Attached Files:

  9. fallguy
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    fallguy Senior Member

    So, Sunshield. Can I pour epoxy onto it?

    Roll over it some?
     
  10. ondarvr
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    ondarvr Senior Member

    You can use it in many different ways. In-mold or post applied.

    Carbon tends to have a poor surface if you don't use something like sunshield as an in-mold coating.
     
  11. fallguy
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    fallguy Senior Member

    I ordered more carbon.

    I am going to try to vac mould the carbon with 6 oz woven on the top, peelply and release film. Then spraypaint with clear the face. For some reason, when I sand all the holes fill with epoxy dust and it looks terrible and won't clean up.
     
  12. ondarvr
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    ondarvr Senior Member

    For the best results, spray a sheet of glass with sunshield and lay up on that. It will give you a perfect finish with no pinholes that need to be repaired.
     
  13. ondarvr
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    ondarvr Senior Member

  14. Mark C. Schreiter
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    Mark C. Schreiter Junior Member

    I've been building parts in "forged Carbon fiber" for my M3 with decent results but the trick is to not judge your parts until they are finished. i have a roll of carbon that I cut up into 1/4 inch chunks, lay out some resin and let it tack up and then sprinkle the chopped carbon the part, add a little more resin, peel ply, bleeder cloth and vacuum. there soooo many pin holes and low spots when i pull the parts out of the bag that i get sick, but........

    pel ply under vacuum is a good start but it will give your part a slight texture that you'll need to sand off.
    the best option would be resin infusion on a glass plate with PVA, this would give you probably the nicest finish out of the box.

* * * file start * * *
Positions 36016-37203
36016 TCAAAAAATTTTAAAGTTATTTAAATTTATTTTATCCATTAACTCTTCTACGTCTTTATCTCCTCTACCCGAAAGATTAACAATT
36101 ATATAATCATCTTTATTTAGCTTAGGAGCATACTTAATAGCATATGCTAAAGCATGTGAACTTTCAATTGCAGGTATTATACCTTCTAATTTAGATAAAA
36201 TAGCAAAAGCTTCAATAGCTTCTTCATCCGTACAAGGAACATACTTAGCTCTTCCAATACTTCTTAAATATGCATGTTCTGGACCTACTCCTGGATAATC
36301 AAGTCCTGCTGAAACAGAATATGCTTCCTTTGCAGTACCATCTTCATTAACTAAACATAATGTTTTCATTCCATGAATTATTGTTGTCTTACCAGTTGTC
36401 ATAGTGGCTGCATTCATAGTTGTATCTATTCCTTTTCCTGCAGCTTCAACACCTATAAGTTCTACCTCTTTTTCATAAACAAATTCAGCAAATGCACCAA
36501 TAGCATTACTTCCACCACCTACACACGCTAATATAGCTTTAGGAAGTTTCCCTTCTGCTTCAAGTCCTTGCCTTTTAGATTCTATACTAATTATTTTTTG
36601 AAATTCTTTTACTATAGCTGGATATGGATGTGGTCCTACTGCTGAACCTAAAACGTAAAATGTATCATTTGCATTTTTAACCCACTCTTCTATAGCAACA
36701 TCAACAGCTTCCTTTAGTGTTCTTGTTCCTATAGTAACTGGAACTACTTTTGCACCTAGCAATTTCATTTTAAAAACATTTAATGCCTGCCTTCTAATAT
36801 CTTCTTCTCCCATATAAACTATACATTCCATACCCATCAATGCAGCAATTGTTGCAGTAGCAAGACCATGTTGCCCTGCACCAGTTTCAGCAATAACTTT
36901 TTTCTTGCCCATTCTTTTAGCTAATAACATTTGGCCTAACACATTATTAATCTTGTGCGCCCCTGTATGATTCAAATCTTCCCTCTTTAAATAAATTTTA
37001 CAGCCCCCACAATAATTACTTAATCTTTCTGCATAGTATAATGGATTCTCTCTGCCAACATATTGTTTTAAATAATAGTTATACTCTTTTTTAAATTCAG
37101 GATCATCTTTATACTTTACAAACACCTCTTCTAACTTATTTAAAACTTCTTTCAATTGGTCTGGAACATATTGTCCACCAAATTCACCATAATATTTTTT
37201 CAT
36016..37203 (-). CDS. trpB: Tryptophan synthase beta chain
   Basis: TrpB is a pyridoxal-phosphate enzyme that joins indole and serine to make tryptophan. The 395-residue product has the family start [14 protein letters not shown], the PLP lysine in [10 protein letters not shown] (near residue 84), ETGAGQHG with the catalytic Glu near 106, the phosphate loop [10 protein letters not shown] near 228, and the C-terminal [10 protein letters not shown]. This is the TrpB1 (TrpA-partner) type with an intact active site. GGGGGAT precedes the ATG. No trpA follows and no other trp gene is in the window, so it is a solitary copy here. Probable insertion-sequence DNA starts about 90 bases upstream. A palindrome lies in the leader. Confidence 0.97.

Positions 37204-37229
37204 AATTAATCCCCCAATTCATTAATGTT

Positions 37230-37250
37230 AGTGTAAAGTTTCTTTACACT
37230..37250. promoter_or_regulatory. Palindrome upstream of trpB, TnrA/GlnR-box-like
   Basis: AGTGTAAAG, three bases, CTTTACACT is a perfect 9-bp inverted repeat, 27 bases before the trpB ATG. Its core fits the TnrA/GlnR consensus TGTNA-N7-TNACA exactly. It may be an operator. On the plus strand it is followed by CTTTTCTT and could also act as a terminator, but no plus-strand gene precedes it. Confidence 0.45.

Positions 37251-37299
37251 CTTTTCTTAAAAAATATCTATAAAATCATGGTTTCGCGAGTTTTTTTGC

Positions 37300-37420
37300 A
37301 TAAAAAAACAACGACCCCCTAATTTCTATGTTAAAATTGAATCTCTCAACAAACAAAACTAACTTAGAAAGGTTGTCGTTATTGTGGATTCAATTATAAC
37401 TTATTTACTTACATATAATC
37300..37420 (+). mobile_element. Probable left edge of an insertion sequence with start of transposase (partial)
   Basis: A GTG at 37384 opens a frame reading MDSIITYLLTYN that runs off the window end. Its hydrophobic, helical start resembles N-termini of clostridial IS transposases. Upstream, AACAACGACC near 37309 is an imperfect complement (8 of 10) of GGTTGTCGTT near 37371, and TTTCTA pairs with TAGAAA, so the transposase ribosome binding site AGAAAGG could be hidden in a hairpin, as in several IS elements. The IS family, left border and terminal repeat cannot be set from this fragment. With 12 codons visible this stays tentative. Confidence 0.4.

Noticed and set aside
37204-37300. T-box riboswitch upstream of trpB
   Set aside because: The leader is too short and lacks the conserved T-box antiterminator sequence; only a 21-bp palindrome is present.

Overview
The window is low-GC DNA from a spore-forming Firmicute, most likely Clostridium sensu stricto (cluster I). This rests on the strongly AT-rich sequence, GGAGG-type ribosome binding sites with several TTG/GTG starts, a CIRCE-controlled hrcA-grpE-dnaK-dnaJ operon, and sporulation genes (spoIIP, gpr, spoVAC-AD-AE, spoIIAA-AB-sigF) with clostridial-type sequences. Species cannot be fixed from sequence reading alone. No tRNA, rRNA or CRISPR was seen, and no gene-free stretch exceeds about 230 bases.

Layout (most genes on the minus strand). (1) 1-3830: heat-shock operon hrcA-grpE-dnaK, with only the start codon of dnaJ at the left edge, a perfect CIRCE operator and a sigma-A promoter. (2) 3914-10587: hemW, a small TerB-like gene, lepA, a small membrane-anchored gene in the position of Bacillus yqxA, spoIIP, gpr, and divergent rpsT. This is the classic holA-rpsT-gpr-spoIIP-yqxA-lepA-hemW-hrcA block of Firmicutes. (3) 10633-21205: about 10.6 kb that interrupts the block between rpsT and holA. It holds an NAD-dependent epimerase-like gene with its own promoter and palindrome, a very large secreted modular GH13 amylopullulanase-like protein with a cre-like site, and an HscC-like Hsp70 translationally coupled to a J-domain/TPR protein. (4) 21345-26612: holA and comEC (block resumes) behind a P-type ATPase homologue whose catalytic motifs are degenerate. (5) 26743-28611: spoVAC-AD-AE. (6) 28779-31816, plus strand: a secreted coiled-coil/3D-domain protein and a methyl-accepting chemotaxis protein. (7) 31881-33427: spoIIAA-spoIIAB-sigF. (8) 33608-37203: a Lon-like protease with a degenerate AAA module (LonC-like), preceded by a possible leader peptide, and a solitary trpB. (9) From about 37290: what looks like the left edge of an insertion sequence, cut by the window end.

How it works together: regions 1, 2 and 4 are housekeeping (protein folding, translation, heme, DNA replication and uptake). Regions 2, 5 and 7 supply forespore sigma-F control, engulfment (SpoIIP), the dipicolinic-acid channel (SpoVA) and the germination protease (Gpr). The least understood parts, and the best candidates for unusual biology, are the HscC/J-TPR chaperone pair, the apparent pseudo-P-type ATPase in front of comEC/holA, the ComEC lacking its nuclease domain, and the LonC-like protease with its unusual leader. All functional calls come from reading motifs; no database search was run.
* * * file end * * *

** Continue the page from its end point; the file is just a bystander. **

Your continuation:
Do not trash your parts, i guarantee they can look as good as you expected, you would be amazed at what you get away with using epoxy. 220 sand scratches will disappear, pin holes get filled in and you can even use it to fill in and level out divots or at lest hide them from the eye very well.

    I would sand your part as much as you can without busting through the weave, wash it with water and dry it with compressed air making sure to get all the sanding dust out of the pin holes. then apply a layer of resin, let it cure, sand it, wash it and do it again until you build up a glassy finish. every stage in between will look like garbage and you will be discouraged. just make sure you sand out any hard edges, like the one in the pic where it looks like the resin didn't quite make it to. just sand it with a slight tapper and you'll never notice it.

    good luck
     

    Attached Files:

    Cnhman2008 likes this.

  15. fallguy
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    fallguy Senior Member

    The pelply goes on the reverse or backer side. Carbon will be down on my table


    I can't get the white spots out.... I think it is microbubbles broken by sanding and now filled with dust. They won't wash out or blow out with 140psi air...the part was built with petG on the top and that entrained air, I was gonna test to see if epoxy would wet the dust out, but I have a sense the powder will be trapped white forever
     
    Mark C. Schreiter likes this.